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Listed 10 sub titles with search on: Religious figures biography  for wider area of: "ARMENIA Country EAST EUROPE" .

Religious figures biography (10)

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ARMENIA (Ancient country) ARMENIA
Aerius (Aerios), Heretic, the intimate friend of Eustathius of Sebaste in Armenia, A. D. 360, was living when St. Epiphanius wrote his Book against Heresies, A. D. 374-6. After living together an ascetic life, Eustathius was raised to the episcopate, and by him Aerius was ordained priest and set over the Hospital (ptochotropheion) of Pontus. (St. Epiph. adv. Haer. 75.1) But nothing could allay the envy of Aerius at the elevation of his companion. Caresses and threats were in vain, and at last he left Eustathius, and publicly accused him of covetousness. He assembled a troop of men and women, who with him professed the renunciation of all worldly goods (apotaxia). Denied entrance into the towns, they roamed about the fields, and lodged in the open air or in caves, exposed to the inclemency of the seasons. Aerius superadded to the irreligion of Arius the following errors : 1. The denial of a difference of order between a bishop and a priest. 2. The rejection of prayer and alms for the dead. 3. The refusal to observe Easter and stated fasts, on the ground of such observances being Jewish. St. Epiphanius refutes these errors. There were remains of his followers in the time of St. Auguistine. (Adv. Haer.53, which was written A. D. 428)


St. Nerses the Great

d. 333-373, feastday: November 19

St. Rhipsime

d.c. 290, feastday: September 29

Gregorius, of Armenia. The memory of Gregory of Armenia is held in great reverence in the Eastern (i. e. Greek, Coptic, Abyssinian, and Armenian) churches; and he is one of the saints of the Roman Calendar. His festival is 30th Sept.; and the Armenians commemorate him also on certain other days. There is every reason to believe that Gregory was the principal agent in the conversion of the Armenians to Christianity, though it is known that others had preached Christianity in the Greater Armenia before him, and had made converts; but until his labours the bulk of the nation continued to be heathens. We have, however, no authentic account of him. A prolix life, professing to be written by Agathangelus, a contemporary, but which internal evidence shows to be spurious, is given in the Acta Sanctorum of the Bollandists, Sept., vol. viii. An abridgment of this life, by a Latin writer of the middle ages, is given in the same collection. The work of Agathangelus was also abridged by Symeon Metaphrastes, a Latin version of whose account is given in the De Probatis Sanctorum Vitis of Surius. In these accounts Gregory, whose place of birth is not stated, is said to have been educated at Caesareia, in Cappadocia, where he was instructed in the Christian religion. Having entered into the service of the Armenian king, Teridates or Tiridates (apparently Tiridates III.), then an exile in the Roman empire, he was, on the restoration of that prince, subjected to severe persecution because he refused to join in the worship of idols. A calamity, which was regarded as a punishment for this persecution, induced Tiridates to place himself and his people under the instruction of Gregory. The result was the conversion of many people, and the erection of churches, and Gregory, after a journey to Caesareia to receive ordination, returned as metropolitan into Armenia, baptized Tiridates and his queen and many other persons, built new churches, and established schools. He afterwards quitted the court, and retired to solitude, frequently, however, visiting the Armenian churches. Some modern authorities style him martyr, but apparently without any foundation. The conversion of the Armenians took place about the beginning of the fourth century, and Gregory was still living at the time of the first Nicene council, A. D. 325, to which one of his sons was sent, apparently as representing the Armenian churches. Many discourses, professedly by Gregory, are given in the work of Agathangelus: they are for the most part omitted by Symeon Metaphrastes. A discourse, extant in the Armenian tongue, and entitled Encomium Sancli Gregcrii Armenorum Illuminatoris, is ascribed to Chrysostom; but is regarded as spurious by nearly all critics, and among them by Montfaucon, who has, however, given the Latin version of it in his edition of Chrysostom's works, vol. xii. In the Biographie Universelle, a pretty full account of Gregory is given, but the sources are not stated. It is there said that there are several homilies extant in the Armenian tongue, ascribed to Gregory, but in all probability spurious. (Agathangelus, Vita S. Gregorii, with the Prolegomena of Stillingus, in the Acta Sanctor. Sept. vol. viii. Comp. Sozom. II. E. ii. 8; Theophan. Chronog. vol. i.; Cedren. Compend. vol. i., ed. Bonn.)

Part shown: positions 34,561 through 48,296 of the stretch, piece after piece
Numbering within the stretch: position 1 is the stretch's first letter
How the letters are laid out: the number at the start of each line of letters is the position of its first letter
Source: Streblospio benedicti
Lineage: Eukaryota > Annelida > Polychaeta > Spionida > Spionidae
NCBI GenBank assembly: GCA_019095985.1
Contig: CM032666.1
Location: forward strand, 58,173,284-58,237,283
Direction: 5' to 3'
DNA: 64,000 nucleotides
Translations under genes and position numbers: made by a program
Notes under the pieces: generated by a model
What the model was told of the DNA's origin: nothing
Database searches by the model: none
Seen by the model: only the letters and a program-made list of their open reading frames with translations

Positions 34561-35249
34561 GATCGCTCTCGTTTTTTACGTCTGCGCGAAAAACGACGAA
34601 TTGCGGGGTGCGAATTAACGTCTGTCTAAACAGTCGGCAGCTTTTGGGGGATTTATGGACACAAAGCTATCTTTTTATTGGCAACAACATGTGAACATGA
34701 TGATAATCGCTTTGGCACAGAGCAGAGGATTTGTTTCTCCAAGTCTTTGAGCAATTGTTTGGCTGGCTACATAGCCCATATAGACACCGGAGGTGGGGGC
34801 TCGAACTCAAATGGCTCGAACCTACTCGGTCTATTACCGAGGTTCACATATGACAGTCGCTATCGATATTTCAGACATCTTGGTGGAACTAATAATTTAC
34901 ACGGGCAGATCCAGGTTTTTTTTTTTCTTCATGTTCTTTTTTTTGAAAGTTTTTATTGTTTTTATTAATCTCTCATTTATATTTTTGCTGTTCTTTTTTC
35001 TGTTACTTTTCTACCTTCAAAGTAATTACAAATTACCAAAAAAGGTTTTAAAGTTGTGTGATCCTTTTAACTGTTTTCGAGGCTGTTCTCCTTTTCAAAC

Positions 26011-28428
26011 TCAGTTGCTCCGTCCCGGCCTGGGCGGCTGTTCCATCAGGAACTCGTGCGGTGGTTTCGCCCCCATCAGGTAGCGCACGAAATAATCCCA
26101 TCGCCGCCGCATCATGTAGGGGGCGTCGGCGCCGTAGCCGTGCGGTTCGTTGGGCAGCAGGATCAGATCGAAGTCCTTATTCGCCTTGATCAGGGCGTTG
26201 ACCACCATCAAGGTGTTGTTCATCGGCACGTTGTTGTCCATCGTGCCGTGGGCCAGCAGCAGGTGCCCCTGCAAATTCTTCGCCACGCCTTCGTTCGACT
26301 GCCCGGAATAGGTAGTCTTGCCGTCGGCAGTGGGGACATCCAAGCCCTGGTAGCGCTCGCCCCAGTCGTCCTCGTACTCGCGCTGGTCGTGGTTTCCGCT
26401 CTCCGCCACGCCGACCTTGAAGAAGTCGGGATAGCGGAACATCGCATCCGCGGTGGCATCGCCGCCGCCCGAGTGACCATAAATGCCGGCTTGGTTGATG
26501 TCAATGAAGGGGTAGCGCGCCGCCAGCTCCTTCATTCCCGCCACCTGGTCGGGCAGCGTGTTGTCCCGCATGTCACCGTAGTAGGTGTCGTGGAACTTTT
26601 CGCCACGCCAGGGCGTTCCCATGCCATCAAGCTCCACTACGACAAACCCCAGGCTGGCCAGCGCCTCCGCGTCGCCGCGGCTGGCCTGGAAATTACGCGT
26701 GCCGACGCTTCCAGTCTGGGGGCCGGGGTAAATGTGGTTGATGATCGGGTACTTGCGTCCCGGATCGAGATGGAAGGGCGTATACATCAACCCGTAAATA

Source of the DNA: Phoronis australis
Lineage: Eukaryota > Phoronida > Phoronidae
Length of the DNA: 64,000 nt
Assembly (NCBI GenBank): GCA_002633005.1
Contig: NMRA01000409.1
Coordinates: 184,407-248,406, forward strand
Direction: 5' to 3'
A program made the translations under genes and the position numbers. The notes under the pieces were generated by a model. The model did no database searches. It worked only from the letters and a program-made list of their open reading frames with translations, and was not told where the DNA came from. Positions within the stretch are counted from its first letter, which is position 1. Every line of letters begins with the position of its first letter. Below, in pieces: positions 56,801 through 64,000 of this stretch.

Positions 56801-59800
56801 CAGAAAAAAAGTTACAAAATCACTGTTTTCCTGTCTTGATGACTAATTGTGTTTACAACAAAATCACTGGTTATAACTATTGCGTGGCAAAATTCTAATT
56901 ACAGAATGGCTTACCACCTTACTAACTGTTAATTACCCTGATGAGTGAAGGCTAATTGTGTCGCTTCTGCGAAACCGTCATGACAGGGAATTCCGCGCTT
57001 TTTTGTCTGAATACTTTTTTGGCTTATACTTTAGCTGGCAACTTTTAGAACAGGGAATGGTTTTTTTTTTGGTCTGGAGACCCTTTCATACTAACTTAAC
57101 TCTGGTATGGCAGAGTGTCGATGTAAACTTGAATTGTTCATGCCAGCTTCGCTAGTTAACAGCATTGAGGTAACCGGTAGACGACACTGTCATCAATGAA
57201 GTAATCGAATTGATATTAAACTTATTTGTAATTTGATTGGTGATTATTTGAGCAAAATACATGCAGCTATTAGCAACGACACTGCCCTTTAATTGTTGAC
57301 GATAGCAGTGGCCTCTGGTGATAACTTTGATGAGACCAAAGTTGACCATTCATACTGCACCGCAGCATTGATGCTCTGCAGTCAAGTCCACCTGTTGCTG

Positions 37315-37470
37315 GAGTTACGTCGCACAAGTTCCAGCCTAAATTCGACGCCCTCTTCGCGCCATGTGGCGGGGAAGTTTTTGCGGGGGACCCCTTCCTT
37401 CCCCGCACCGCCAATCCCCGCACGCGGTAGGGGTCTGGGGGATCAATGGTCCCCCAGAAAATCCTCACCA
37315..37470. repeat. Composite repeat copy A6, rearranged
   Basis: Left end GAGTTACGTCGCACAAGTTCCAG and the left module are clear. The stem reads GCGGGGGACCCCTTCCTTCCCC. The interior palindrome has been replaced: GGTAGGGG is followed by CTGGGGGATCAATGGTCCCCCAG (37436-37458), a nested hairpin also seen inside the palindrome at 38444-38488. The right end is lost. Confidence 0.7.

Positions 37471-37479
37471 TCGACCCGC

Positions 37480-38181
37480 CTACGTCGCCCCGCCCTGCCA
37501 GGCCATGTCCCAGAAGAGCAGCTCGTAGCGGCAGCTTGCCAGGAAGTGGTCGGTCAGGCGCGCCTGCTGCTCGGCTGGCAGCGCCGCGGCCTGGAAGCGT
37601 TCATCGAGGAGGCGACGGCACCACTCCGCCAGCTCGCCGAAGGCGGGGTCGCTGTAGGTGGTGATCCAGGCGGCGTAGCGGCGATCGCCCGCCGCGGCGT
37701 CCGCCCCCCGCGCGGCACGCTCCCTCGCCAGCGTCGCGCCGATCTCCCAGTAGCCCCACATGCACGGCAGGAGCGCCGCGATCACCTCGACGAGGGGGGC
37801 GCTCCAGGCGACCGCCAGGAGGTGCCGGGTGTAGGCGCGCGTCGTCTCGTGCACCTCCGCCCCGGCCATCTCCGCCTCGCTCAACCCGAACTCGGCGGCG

This text is from: A dictionary of Greek and Roman biography and mythology, 1873 (ed. William Smith). Cited Nov 2005 from The Perseus Project URL below, which contains interesting hyperlinks

St. Isaac the Great

Feastday: September 9

Martyrs of Armenia (Forty)

d. 320, feastday: March 9

The 45 Martyrs of Nikopolis

The 45 Martyrs of Nikopolis in Armenia, including Leontios, Daniel, Alexander, Maurice, Anthony, Sisinios, Anicetos, Verelad, and Meneos and Anthony the Russain


Isaacus of Armenia

ARMENIA (Ancient country) ARMENIA
Isaacus of Armenia, catholicus or patriarch of Armenia Magna, lived in the middle of the twelfth century, and wrote Orationes Invectivae II. adversus Armenos, published in Greek and Latin, and with notes in Combefisius, Auctuar. Nov. Bibl. vol. ii. p. 317, &c., and by Galland. Bibl. Patr. vol. xiv. p. 411, &c. (Cave, Hist. Litt. vol. ii. p. 227 Fabric. Bibl. Graec. vol. xi. p. 123, &c.)

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